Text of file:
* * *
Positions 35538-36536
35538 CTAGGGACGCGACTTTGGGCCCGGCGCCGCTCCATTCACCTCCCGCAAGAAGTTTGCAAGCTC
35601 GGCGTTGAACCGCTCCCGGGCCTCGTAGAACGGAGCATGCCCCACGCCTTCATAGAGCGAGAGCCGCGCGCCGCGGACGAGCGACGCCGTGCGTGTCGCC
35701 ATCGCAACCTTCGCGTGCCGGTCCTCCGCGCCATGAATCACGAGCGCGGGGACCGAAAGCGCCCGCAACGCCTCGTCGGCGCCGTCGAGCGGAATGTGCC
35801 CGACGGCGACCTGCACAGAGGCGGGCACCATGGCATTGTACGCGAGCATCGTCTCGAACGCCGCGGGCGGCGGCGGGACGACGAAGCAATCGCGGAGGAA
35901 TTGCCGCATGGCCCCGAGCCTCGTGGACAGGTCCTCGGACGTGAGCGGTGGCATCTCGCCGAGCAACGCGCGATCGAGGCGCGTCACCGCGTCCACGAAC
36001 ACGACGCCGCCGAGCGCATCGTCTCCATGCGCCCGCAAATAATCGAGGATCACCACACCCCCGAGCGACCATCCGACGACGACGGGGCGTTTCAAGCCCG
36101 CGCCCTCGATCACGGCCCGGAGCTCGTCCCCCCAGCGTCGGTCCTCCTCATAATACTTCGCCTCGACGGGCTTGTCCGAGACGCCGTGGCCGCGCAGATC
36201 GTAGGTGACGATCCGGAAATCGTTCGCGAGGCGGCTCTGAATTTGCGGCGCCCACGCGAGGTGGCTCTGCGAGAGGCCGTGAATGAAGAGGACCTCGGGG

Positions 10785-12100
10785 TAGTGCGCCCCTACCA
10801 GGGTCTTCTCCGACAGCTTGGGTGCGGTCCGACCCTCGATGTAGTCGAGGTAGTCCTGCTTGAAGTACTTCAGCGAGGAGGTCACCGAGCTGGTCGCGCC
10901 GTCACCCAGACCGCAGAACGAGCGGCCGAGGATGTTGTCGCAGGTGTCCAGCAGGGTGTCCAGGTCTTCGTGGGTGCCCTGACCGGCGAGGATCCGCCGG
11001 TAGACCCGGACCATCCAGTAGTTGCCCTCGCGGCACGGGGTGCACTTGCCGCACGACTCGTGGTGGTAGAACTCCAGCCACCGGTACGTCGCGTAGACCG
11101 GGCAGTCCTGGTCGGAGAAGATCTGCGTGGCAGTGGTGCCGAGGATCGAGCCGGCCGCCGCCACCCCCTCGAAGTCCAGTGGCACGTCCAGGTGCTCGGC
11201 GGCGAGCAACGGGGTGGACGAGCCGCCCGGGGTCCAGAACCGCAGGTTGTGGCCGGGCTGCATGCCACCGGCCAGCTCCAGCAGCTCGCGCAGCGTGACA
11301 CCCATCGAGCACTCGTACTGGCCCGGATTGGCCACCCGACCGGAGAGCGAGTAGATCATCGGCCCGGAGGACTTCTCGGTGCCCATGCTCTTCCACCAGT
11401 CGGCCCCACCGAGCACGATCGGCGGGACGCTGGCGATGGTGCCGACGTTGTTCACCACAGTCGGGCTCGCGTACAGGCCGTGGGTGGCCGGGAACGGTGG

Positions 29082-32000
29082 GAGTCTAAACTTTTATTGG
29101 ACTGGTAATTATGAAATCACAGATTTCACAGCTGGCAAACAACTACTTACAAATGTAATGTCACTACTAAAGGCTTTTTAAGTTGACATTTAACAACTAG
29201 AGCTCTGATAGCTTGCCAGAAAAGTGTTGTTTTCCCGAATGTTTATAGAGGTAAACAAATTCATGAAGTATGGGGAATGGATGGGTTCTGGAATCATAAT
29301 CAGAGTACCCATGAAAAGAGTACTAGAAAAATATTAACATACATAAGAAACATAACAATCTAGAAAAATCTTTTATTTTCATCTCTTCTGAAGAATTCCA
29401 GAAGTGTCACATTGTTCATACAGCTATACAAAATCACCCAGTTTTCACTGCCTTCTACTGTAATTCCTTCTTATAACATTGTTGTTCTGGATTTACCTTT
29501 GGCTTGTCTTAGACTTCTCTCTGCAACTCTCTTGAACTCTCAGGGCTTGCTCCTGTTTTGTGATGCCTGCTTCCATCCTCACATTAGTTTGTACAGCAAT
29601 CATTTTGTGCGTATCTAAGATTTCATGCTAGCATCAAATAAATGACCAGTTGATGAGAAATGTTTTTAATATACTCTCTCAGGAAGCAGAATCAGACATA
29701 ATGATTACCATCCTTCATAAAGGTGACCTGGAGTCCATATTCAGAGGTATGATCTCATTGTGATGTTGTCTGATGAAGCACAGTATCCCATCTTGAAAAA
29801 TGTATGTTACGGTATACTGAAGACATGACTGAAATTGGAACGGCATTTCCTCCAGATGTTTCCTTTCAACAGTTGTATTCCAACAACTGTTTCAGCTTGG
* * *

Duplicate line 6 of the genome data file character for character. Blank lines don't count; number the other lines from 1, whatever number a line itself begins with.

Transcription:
35901 TTGCCGCATGGCCCCGAGCCTCGTGGACAGGTCCTCGGACGTGAGCGGTGGCATCTCGCCGAGCAACGCGCGATCGAGGCGCGTCACCGCGTCCACGAAC